Spend Marketing Resources Wisely: Use Google Analytics
As a business owner or manager, there are always more tasks to complete than time to do them. Wouldn’t it be great to know which marketing efforts are driving website traffic? Would you be less frustrated with posting Facebook if you knew it was sending visitors every week? Might you be more motivated to post your blog routinely if you could see a huge jump in website traffic every time you published?
Google Analytics provides a wealth of information to help you learn where to spend your marketing resources. It has a very intuitive interface which allows you to customize your data view by time period, or drill down on individual metrics to get more detailed information.
Where’s your traffic coming from?
One of the key items I always look at is the traffic sources. Where on the web were your visitors, just prior to visiting your site? You can learn how many of your visitors came from search engines, and which ones specifically. Drilling down, you can see referral sources, including social media sites like Facebook and LinkedIn, and other sites such as associations you may be a member of. Traffic sources also shows the number of visitors who accessed your site directly (by typing in your website url), providing you a sense of the effectiveness of your brand building activities.
How long are visitors spending on your site?
Just look at the time on site. Also note the bounce rate, which is the percent of visitors who land on your site and leave without exploring beyond the landing page. Generally, a high bounce rate is bad; you want to see yours drop over time.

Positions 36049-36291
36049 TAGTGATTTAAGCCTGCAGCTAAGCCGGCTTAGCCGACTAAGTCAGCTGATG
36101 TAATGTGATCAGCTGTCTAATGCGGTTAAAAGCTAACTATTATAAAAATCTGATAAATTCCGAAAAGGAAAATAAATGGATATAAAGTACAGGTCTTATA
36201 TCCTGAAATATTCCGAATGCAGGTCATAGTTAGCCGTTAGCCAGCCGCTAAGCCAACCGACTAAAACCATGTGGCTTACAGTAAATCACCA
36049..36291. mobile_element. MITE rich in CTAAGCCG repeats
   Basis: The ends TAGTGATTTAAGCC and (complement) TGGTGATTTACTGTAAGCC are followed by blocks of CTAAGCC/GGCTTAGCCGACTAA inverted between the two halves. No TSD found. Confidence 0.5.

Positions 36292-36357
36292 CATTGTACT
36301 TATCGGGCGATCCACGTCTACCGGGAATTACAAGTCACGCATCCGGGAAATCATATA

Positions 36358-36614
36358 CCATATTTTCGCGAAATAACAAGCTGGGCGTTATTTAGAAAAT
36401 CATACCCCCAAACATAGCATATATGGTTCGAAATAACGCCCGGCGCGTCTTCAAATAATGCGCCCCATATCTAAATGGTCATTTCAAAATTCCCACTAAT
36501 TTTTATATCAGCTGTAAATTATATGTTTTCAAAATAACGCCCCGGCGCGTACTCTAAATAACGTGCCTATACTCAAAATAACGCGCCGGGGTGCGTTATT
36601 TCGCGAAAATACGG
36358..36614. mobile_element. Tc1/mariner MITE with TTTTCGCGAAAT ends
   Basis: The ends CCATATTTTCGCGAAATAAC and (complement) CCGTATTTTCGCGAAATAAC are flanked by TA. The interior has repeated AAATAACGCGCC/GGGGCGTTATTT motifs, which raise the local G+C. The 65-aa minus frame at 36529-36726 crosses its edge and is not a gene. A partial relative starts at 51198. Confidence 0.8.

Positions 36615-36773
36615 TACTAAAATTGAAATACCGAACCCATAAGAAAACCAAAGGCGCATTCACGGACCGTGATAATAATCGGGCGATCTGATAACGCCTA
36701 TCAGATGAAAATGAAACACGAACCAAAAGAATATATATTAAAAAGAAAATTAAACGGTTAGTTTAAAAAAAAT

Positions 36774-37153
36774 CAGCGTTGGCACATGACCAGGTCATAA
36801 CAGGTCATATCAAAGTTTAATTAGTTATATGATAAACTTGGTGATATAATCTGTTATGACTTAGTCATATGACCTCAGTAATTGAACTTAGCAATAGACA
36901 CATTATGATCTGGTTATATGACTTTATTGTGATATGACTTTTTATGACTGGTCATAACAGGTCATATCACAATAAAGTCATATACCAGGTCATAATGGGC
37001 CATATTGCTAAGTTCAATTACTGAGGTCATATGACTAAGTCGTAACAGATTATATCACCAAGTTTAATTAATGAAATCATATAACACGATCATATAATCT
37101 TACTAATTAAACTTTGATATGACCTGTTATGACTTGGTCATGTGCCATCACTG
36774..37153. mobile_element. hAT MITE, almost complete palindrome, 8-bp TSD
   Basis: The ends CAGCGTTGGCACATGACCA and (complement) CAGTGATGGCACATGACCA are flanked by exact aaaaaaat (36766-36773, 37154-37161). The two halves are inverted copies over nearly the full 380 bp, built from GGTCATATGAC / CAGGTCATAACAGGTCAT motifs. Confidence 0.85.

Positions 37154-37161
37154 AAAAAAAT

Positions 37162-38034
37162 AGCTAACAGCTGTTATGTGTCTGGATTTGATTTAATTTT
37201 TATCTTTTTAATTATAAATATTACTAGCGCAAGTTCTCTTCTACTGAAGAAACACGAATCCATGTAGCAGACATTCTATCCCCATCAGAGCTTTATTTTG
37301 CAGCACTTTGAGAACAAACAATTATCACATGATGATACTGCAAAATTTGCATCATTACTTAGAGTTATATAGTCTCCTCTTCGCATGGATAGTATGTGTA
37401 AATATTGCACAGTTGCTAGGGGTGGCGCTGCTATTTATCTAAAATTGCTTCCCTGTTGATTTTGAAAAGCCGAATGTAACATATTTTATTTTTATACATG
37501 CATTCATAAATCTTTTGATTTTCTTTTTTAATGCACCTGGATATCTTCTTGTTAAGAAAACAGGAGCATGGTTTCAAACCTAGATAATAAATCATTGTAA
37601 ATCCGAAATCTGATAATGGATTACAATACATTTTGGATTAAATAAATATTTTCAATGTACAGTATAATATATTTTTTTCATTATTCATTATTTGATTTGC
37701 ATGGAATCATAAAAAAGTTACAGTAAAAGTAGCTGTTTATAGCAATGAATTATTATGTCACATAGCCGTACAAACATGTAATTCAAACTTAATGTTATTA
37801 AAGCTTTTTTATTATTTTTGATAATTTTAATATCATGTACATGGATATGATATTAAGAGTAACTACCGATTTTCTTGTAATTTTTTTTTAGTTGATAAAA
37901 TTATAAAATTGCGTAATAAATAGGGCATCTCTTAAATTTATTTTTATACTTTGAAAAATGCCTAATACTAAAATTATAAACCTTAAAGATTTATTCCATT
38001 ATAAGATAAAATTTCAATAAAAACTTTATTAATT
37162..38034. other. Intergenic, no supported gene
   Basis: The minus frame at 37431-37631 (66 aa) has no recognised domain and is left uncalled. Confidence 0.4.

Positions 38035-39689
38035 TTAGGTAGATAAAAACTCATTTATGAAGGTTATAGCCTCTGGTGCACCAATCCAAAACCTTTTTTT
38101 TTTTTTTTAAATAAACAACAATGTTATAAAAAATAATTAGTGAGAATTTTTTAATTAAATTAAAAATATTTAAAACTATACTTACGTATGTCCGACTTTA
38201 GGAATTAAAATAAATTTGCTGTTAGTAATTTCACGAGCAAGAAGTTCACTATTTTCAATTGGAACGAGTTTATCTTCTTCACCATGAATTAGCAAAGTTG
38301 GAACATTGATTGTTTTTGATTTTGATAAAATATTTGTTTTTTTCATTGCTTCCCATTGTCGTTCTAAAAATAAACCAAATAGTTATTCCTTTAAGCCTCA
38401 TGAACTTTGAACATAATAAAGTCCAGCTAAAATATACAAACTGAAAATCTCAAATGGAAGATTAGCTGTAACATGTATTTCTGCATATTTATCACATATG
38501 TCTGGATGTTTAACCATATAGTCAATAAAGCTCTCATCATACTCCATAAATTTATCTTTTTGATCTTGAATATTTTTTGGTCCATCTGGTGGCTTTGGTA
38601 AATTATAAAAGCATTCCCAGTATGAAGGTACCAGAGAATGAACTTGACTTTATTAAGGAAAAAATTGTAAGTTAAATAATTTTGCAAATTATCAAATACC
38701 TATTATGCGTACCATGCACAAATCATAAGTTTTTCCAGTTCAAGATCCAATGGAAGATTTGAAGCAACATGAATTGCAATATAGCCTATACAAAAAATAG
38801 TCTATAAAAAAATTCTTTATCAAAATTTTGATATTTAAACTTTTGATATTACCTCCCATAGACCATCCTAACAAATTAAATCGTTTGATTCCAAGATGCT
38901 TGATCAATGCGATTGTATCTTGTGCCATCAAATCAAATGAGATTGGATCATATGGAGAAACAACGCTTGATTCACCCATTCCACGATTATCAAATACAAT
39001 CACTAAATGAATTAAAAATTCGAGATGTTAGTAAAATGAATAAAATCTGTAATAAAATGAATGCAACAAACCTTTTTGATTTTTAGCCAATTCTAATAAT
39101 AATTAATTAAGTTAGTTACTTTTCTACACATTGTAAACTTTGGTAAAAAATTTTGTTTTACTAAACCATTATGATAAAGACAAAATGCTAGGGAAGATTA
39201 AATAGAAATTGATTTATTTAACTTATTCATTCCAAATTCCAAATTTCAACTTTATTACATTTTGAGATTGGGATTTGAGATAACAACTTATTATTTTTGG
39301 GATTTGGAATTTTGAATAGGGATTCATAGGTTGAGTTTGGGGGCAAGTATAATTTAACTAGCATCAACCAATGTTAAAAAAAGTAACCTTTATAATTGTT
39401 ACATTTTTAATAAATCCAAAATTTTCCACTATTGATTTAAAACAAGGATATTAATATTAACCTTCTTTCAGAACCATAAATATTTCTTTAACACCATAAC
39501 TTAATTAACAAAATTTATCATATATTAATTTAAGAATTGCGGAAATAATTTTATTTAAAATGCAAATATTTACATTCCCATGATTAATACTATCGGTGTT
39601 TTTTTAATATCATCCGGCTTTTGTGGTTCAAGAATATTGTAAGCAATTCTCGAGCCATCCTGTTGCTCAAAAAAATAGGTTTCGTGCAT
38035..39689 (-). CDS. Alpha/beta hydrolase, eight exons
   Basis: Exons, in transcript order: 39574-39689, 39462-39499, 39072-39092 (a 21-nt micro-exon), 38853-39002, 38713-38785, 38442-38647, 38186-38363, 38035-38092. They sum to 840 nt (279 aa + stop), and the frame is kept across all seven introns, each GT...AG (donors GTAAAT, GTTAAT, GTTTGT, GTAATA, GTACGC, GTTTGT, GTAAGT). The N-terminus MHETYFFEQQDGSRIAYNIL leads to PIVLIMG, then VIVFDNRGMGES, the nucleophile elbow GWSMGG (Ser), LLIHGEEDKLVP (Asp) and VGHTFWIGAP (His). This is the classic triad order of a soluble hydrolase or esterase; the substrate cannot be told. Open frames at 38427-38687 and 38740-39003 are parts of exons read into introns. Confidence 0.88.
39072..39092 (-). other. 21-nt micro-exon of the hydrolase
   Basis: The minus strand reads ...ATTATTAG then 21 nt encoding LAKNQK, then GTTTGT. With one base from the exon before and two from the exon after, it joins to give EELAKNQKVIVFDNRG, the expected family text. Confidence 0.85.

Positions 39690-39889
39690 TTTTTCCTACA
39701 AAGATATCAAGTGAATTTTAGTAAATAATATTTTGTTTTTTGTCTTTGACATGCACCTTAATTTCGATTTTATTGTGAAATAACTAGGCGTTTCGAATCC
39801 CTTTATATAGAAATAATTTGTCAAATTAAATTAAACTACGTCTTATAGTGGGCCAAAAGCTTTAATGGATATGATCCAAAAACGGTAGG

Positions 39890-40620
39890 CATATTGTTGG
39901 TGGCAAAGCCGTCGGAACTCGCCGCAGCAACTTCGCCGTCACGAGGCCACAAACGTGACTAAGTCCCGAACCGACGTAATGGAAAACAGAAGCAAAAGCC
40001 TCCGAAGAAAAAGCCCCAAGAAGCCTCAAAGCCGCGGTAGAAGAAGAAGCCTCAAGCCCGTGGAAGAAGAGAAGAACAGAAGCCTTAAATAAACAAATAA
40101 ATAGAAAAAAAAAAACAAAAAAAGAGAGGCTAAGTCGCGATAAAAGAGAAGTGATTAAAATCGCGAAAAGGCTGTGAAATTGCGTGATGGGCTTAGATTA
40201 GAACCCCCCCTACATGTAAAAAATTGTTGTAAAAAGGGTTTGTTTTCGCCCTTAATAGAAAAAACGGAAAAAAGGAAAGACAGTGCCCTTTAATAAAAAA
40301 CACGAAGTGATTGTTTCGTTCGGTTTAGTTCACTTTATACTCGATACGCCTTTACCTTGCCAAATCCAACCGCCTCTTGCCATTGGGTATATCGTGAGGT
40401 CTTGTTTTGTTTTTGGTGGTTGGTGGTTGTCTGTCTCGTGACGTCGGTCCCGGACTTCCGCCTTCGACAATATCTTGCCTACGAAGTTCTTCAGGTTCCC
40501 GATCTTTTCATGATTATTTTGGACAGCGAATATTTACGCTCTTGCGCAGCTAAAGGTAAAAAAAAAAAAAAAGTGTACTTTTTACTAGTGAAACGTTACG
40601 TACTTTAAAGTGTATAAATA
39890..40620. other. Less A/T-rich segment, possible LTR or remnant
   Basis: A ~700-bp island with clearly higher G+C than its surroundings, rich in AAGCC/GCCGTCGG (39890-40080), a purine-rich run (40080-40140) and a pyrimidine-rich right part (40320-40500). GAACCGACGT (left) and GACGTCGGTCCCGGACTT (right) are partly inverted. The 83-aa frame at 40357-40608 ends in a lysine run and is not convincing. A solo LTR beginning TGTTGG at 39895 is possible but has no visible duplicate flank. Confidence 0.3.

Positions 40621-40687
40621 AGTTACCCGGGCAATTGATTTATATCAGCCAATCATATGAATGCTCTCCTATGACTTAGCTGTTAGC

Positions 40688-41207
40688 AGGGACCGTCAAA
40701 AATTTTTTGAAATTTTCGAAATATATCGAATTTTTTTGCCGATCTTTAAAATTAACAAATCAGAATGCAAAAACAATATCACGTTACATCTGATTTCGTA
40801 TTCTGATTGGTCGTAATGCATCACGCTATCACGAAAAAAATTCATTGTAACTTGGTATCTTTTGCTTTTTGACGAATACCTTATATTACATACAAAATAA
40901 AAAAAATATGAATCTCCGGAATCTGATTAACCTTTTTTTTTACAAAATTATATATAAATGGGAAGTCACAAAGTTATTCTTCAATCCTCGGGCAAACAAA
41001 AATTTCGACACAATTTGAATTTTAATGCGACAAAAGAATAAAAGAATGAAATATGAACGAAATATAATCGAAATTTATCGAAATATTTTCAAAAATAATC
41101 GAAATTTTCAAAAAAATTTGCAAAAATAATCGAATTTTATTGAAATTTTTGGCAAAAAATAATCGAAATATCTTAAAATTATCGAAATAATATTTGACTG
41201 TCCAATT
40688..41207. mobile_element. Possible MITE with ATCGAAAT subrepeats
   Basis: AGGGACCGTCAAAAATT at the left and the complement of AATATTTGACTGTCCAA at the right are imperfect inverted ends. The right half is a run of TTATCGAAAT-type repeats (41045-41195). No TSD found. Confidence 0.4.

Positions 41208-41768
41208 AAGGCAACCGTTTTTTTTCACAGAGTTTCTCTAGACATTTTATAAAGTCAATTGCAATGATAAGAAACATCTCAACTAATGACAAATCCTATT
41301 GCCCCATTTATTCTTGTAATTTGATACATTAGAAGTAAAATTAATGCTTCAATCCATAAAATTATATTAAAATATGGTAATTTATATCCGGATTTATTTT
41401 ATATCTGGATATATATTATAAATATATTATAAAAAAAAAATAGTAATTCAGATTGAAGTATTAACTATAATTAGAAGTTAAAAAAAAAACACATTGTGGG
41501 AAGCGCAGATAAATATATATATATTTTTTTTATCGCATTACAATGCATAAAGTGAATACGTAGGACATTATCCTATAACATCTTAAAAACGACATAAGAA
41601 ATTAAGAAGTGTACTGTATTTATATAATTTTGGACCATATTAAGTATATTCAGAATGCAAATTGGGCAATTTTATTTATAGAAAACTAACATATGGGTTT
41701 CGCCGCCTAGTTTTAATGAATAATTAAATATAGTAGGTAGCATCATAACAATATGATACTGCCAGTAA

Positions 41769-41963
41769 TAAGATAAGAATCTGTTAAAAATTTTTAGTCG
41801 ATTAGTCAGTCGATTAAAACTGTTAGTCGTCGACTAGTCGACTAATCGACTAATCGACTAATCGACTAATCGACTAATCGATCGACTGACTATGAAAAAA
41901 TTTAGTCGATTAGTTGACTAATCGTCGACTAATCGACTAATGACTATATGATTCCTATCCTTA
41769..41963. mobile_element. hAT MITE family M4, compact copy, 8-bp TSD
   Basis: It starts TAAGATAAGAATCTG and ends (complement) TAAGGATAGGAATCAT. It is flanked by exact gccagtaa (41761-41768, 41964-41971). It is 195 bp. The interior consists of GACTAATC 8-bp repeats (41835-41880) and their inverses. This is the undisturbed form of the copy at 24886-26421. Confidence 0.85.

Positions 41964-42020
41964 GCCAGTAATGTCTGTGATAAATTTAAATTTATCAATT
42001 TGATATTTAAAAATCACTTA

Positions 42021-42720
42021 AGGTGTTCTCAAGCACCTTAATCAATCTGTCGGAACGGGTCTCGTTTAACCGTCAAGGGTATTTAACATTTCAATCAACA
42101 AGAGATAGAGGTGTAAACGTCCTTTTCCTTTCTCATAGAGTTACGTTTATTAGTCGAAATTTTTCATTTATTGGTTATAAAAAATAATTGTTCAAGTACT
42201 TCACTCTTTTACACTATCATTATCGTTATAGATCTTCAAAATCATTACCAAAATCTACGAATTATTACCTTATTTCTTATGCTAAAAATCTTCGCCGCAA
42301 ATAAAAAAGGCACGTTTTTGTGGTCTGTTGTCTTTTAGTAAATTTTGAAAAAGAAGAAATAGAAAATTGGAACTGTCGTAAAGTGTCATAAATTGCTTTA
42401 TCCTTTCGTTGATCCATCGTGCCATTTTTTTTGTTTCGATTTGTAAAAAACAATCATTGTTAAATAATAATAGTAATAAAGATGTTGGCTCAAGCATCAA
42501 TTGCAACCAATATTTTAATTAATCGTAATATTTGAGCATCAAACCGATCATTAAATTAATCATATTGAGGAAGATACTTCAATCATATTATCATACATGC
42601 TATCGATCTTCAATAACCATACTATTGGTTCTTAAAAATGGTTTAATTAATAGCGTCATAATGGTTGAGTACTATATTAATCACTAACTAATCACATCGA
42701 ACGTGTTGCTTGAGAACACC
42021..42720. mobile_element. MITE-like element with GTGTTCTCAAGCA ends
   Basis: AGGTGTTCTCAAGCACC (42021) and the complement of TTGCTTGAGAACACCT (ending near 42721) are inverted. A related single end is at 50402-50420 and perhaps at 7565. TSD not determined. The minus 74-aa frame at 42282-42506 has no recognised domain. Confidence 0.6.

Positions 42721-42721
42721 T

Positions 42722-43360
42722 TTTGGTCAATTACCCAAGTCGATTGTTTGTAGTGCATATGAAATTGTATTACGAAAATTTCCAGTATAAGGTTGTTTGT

The demographics data available in Google Analytics is also very useful. Starting with a world map, you can drill down to country, state and town to see exactly where your visitors are physically located. Use this information is for targeting networking activities, advertising and local marketing efforts.
Which pages are your visitors seeing?
Let’s say you are going to write a blog post and are trying to decide on a topic. The content section of Google Analytics shows you which pages users have viewed most, so you can see which of your blog topics resonated with users. If you have key pages that aren’t being viewed very often, you may need to review the verbiage or revisit your navigation to increase the visibility for those pages.
Along the same theme, the traffic sources overview shows keywords, which are the terms that users typed into a search engine to find your site. Review the most common terms to learn the terminology used by your customers. Speaking in user-focused language is important to being found; if your customers say “tomahto” you might want to rephrase “tomato.”
If you’re trying to decide which of the myriad marketing tasks you should tackle, look at your analytics to learn which efforts have driven traffic in the past. Whether you want to build brand awareness, drive traffic to your website, or increase visibility for your events, use your analytics to measure the effectiveness of different tactics, and spend more time on the ones that work best.